evaluate options and actions for the long-term structural and 
operational reforms of USPS. Due to the urgency of the USPS financial 
crisis, we plan to issue our study in April 2010, ahead of the 
December 2011 statutory deadline. 

When we placed USPS's financial condition and outlook on our High-Risk 
List, we identified the following key actions USPS and/or Congress 
could take:[Footnote 5] 

1. Reduce compensation and benefit costs through: 

* retirements: Annually through 2020, about 5 percent of USPS 
employees will be eligible and expected to retire, according to USPS. 
That represents approximately 300,000 employees, about half of the 
workforce as of March 2, 2010. 

* lower benefit costs: USPS pays a higher percentage of employee 
health benefit premiums than other federal agencies (80 percent versus 
72 percent, respectively). In addition, USPS pays 100 percent of 
employee life insurance premiums, while other federal agencies pay 
about 33 percent. 

2. Consolidate retail and processing networks: 

* Remove excess capacity in the 600 mail processing facilities 
nationwide, where processing capacity for First-Class Mail exceeds 
processing needs by 50 percent. 

* Maximize use of lower-cost retail alternatives: Approximately 30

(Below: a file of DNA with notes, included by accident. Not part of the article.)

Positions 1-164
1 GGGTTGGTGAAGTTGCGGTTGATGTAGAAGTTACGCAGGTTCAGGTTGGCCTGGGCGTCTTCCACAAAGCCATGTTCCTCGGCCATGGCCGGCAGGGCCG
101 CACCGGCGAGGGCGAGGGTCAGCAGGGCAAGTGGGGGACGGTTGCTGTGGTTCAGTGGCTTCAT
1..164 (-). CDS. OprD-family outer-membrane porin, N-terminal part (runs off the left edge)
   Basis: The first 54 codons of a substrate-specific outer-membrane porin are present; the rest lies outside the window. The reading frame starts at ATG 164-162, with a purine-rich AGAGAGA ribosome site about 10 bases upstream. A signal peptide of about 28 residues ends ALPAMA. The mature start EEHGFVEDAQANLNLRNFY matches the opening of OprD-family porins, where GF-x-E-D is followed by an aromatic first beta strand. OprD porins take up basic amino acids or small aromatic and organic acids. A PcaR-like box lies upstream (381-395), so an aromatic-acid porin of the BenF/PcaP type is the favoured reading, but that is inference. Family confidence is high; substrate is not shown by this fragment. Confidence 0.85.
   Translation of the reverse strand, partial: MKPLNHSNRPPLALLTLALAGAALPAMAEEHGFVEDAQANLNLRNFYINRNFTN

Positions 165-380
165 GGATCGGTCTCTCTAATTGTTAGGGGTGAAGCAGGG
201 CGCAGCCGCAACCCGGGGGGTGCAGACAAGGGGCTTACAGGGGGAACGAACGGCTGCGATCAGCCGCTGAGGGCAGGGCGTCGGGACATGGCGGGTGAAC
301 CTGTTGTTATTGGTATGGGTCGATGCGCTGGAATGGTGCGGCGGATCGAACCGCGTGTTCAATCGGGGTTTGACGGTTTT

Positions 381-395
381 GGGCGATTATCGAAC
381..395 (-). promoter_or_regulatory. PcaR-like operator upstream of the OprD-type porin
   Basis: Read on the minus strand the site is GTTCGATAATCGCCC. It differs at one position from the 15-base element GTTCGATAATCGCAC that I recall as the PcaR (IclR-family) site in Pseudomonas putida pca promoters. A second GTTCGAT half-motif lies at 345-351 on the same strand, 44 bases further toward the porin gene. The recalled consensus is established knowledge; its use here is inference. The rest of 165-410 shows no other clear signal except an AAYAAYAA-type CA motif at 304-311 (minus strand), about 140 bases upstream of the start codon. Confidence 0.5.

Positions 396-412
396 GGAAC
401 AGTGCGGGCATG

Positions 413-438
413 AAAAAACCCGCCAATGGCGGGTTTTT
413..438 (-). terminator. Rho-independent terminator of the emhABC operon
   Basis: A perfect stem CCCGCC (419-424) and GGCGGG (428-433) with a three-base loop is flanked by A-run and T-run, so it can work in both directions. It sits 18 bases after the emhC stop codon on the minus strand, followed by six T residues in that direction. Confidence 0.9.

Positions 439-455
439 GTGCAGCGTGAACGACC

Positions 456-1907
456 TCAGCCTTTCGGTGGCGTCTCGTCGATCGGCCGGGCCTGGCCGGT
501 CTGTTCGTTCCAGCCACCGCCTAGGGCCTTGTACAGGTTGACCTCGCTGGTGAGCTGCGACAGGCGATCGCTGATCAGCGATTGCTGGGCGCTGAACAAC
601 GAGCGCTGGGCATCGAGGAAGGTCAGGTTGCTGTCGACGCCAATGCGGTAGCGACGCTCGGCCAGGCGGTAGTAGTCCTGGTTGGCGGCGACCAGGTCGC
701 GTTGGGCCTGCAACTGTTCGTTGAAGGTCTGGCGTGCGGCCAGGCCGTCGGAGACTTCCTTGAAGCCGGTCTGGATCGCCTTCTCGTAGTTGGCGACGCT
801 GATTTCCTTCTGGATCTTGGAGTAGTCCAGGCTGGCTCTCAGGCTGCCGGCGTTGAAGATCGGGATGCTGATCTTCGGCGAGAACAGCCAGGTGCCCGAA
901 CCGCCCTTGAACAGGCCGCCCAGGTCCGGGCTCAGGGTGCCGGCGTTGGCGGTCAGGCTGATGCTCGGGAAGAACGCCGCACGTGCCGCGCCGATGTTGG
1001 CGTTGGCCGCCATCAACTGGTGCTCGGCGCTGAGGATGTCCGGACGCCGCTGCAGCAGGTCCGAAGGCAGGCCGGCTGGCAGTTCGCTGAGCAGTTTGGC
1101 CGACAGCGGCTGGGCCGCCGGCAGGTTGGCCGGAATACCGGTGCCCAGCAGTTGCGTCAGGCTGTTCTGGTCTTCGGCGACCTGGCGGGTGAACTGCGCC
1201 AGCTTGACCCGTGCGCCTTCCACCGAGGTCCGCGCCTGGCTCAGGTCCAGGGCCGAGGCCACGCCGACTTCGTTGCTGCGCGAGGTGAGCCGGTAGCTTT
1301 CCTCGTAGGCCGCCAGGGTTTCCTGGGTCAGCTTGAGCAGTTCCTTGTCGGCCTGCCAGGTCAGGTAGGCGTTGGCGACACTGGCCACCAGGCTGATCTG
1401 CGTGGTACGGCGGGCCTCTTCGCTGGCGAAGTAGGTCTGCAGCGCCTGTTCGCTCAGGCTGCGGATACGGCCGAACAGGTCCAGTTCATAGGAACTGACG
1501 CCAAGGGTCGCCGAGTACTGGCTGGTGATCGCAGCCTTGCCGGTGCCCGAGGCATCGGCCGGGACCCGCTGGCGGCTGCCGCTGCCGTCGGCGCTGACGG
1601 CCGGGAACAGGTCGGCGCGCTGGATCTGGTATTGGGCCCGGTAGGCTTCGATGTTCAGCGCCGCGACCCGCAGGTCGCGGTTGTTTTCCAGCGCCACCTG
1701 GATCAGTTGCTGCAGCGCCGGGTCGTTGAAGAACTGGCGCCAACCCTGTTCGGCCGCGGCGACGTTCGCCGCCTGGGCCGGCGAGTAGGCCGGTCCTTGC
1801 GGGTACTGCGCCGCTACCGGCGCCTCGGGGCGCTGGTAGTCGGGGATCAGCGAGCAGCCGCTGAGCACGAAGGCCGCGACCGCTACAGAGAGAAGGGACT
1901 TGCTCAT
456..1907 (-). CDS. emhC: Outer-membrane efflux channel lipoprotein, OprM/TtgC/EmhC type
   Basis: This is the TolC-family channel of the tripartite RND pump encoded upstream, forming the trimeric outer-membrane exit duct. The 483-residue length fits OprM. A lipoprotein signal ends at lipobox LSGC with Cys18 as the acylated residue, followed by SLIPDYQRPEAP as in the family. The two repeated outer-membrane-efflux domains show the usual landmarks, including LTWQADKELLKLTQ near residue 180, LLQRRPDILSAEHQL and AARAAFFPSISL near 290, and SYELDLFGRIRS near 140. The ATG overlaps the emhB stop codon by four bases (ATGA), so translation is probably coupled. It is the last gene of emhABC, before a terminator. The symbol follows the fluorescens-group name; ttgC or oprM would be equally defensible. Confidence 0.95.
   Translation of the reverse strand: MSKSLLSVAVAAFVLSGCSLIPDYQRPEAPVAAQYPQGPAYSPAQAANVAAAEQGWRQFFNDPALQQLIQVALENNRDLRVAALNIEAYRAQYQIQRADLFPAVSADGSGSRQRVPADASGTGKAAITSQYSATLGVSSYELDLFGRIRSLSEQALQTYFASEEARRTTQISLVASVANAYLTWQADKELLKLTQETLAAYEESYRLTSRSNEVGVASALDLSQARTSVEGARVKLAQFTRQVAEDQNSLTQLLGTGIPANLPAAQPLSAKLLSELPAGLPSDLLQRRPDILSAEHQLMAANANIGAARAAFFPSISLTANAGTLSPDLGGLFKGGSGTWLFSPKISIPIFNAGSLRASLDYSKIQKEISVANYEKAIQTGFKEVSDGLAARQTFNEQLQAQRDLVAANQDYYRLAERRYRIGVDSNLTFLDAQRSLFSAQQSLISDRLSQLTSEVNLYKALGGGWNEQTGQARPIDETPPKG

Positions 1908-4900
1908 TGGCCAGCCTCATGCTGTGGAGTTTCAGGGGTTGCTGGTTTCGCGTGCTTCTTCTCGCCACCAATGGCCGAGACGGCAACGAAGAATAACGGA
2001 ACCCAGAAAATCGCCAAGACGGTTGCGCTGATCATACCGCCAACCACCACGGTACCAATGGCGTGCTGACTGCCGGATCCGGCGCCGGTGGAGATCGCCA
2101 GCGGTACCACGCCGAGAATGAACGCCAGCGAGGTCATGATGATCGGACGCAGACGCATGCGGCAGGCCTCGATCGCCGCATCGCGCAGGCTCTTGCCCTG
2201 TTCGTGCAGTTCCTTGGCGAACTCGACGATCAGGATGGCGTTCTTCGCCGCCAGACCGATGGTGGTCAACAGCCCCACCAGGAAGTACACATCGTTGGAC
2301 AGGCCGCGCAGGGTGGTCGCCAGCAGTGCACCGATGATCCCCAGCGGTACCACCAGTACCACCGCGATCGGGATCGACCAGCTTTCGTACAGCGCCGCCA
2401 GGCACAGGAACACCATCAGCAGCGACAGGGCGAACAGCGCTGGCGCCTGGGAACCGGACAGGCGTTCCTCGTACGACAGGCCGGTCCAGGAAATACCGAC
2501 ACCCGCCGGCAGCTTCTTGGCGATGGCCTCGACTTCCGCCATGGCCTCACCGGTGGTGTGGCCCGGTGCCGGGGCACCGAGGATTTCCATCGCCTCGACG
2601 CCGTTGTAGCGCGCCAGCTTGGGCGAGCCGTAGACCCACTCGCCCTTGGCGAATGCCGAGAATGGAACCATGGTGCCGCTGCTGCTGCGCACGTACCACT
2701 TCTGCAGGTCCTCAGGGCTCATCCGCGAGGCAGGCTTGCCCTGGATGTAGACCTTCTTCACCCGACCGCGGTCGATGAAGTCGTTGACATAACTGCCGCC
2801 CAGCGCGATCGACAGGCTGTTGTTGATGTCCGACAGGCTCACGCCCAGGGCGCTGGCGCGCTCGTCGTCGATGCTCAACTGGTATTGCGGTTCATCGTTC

percent of USPS retail revenue currently comes through alternate 
channels, such as stamps bought by mail, on the Internet, and at 
grocery stores, indicating that customers have begun shifting to such 
alternatives. 

* Reduce the network of 36,500 retail facilities, where maintenance 
has been underfunded for years, resulting in deteriorating facilities 
and a maintenance backlog. USPS recently reported that it has more 
retail facilities than McDonalds, Starbucks, and Walgreens combined. 
Further, it stated that its post offices average about 600 visits per 
week, representing only 10 percent of average weekly visits to 
Walgreens. 

3. Consolidate field administrative structure: Review the need for 74 
district offices and 8 area offices. 

4. Generate revenue through new or enhanced products: Use its pricing 
and product flexibility to maximize profitable mail volume. 

In the past, we have also discussed, and the Postal Service has 
recently proposed, additional options for restructuring that would 
require congressional approval: 

1. Change funding requirements for retiree health benefits: USPS asked 
Congress to revise the funding requirements for its retiree health 
benefit obligation. USPS had difficulty making its required payment to 
prefund retiree health benefits in fiscal year 2009 and has warned 
that it may have similar difficulty for fiscal year 2010. As noted, in 
fiscal year 2009, a looming cash shortfall led to last-minute 
congressional action to reduce USPS's required payments to prefund 
retiree health benefits from $5.4 billion to $1.4 billion. 

2. Realign delivery services with changing use of mail: USPS has asked 
Congress to allow it to reduce delivery from 6 days to 5 days per 
week, stating that eliminating Saturday delivery would provide annual 
savings of about $3 billion.[Footnote 6] The Postal Regulatory 
Commission (PRC) estimated in 2008 that eliminating Saturday delivery 
would result in savings of about $1.9 billion, based on somewhat 
different assumptions regarding the likely effects on mail volume and